os.Exit(1)
}

(This replaces the original install check.) Now we need to handle each of these options. We can actually handle all three cases "at the same time". Under packagename := os.Args[2] we add the following:

if _, err := os.Stat("./pkg_data/" + packagename); os.IsNotExist(err) {
  if os.Args[1] == "update" || os.Args[1] == "remove" {
    fmt.Println("Package " + packagename + " is not installed!")
    os.Exit(1)
  }
} else if os.Args[1] == "install" {
  fmt.Println("Package " + packagename + " is already installed!")
  os.Exit(1)
}

You can probably reason out what this does: if the package's folder doesn't exist and we're trying to update or remove it, we say that it isn't installed and exit. If it does, and we're trying to install it, we say that it's already installed and exit. There's probably a more elegant way to do this, but it works.

Note: I'm using nested if's for a reason! If the inner if was combined with the outer if, the else if clause would behave differently.

Now let's handle remove's functionality (recall that our install behaved like an update or install, so we've already taken care of the functionality for those two). Under the code we just added, add the following:

if os.Args[1] == "remove" {
  os.RemoveAll("./pkg_data/" + packagename)
  os.Exit(0)
}

Easy! We've now completed task 1: test out ./packager update ..., ./packager install ..., and ./packager remove ... to make sure the changes work. It should give you an error if you try to do something invalid, ie update a package which isn't installed or install a package which is already installed.

Adding to the CDN: Publishing functionality

Okay, now head on over to your CDN. First, we define a function updatePackages so that we can update the package list once a new package is published. If you didn't sync with the example repl, I'd suggest doing that now. updatePackages replaces some code around it, which could be confusing to update and lead to wrong code.

We need to respond to a new kind of request — an HTTP POST request. POST requests have the url and a "body" which contains the important data. We handle our request like so:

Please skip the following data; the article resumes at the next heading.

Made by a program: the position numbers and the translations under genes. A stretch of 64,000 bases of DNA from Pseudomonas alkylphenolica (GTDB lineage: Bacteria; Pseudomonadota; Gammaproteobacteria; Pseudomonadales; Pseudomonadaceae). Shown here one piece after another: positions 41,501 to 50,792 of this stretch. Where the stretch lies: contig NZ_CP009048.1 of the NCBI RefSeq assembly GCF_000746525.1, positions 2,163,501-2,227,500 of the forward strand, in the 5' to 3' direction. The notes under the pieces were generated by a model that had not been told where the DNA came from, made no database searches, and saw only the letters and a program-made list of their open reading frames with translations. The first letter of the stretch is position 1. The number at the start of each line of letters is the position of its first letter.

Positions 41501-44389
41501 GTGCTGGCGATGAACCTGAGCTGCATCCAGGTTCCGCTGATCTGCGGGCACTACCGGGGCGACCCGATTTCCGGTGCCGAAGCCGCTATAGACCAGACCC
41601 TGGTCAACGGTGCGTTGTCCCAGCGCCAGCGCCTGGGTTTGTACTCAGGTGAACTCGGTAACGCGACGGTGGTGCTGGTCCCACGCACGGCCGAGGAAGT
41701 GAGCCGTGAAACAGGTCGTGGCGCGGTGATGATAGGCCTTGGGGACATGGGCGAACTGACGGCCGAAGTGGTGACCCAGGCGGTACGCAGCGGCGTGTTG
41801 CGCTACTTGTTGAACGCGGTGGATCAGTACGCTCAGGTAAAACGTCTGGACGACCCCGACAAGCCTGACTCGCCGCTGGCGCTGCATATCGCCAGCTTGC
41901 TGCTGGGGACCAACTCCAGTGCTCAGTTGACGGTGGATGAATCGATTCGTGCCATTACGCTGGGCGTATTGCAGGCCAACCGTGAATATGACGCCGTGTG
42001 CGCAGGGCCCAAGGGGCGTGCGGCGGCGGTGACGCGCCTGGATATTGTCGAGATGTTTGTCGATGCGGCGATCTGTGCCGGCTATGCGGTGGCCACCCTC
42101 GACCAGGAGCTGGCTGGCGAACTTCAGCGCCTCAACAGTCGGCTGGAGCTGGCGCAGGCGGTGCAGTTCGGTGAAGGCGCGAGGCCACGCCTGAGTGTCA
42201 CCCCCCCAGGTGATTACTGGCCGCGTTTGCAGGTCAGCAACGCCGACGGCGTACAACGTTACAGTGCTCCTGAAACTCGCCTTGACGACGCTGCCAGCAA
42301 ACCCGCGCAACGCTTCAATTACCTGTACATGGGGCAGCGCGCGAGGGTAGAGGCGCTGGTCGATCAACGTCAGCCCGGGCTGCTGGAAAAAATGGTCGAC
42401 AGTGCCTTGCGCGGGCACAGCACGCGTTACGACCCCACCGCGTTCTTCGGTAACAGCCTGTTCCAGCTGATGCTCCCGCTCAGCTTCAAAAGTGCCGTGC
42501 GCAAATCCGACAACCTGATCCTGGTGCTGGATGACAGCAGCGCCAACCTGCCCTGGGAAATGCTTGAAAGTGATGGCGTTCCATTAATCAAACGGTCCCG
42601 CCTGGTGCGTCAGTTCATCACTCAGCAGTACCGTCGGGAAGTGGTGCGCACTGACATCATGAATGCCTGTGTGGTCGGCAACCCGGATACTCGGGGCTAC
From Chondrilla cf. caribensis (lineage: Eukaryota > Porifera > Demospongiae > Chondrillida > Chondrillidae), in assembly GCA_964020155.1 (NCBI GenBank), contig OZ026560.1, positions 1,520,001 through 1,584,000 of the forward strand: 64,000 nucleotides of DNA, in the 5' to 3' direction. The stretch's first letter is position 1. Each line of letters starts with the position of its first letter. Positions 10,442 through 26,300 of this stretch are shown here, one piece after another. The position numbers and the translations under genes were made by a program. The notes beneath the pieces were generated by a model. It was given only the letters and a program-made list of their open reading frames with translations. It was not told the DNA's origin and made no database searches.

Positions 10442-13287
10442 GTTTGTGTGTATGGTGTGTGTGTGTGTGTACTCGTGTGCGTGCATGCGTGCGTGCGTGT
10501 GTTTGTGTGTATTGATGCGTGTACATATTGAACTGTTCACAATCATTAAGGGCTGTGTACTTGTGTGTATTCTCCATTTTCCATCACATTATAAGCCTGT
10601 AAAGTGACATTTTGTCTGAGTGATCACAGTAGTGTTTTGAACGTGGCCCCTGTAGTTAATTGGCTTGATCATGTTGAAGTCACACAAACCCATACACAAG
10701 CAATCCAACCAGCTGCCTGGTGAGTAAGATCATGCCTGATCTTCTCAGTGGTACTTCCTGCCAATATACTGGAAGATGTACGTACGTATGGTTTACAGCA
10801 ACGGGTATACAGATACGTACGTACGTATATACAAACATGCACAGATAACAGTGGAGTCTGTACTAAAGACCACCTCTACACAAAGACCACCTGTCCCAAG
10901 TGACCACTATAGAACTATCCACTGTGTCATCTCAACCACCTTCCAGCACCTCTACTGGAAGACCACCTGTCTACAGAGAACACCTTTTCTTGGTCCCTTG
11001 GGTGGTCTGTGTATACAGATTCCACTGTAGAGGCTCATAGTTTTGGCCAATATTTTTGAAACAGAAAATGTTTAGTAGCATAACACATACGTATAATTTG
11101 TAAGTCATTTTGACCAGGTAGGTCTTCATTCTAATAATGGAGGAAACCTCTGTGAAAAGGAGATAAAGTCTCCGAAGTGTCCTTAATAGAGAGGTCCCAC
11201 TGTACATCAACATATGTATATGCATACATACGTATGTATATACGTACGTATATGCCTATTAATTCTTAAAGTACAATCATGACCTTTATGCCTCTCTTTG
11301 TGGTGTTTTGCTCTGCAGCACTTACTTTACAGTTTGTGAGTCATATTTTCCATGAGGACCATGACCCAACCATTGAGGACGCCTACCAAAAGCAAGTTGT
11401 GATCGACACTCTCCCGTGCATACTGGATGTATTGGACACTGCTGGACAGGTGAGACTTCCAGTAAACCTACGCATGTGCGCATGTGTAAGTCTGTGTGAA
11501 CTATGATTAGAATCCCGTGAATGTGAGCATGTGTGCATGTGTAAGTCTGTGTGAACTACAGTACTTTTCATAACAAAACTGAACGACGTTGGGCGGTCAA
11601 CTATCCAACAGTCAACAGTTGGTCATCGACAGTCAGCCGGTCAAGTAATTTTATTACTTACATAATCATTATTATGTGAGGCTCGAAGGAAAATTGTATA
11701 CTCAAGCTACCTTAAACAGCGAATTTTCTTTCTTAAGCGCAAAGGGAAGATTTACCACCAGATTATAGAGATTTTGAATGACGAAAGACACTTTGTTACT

app.post('/publish/:packagename', (req, res) => {
  const name = req.params.packagename,
        data = req.body;

  fs.mkdirSync('./packagedata/' + name, { recursive: true }); // Recursive mimics -p

  try {
    fs.mkdirSync('./packagedata/' + name + '/' + data.version);
  } catch (e){
    res.send("VERSION_EXISTS");
    return
  }

  for(let file in data){
    if(file === "version") continue;

    fs.writeFileSync("./packagedata/" + name + '/' + data.version + "/" + file.slice(1), data[file], "utf8");
  }
  
  updatePackages();
  res.send(); // Acknowlege the request was OK with an empty 200 response
})

This is placed after app.get('/', (req, res) => { ... });. The code here responds to POST requests on /publish/<some_package_name>. It looks at the body, which should be JSON, makes the necessary directory for the package (./packagedata/<some_package_name>) and makes a folder with the new version (./packagedata/<some_package_name>/{data.version}). Finally, we loop through all the keys in the JSON object (which are not the version key) and make a new file for each with the contents of the file equal to the value of that key. We use file.slice(1) since each filename will be prefixed by a _, to differentiate a file named "version" from the actual version number.

To parse the body as JSON, we need to add a new dependency to our project. Below app = express(), we write the following:

const bodyParser = require('body-parser');
app.use(bodyParser.json());

This does what you probably think it does — allows the app to parse JSON in a POST request body.

Command-line updates

Now let's make updates on the command-line side so that we can actually publish things. We add || os.Args[1] != "publish" to our initial if-statment check, add "bytes" to our imports, and add the following after packagename := os.Args[2] (check the completed code if you are lost):

if os.Args[1] == "publish" {
  jsonmap := map[string]string {
    "version": os.Args[3],
  }

  files, _ := ioutil.ReadDir("./" + packagename)

  for _, f := range files {
    dat, _ := ioutil.ReadFile("./" + packagename + "/" + f.Name())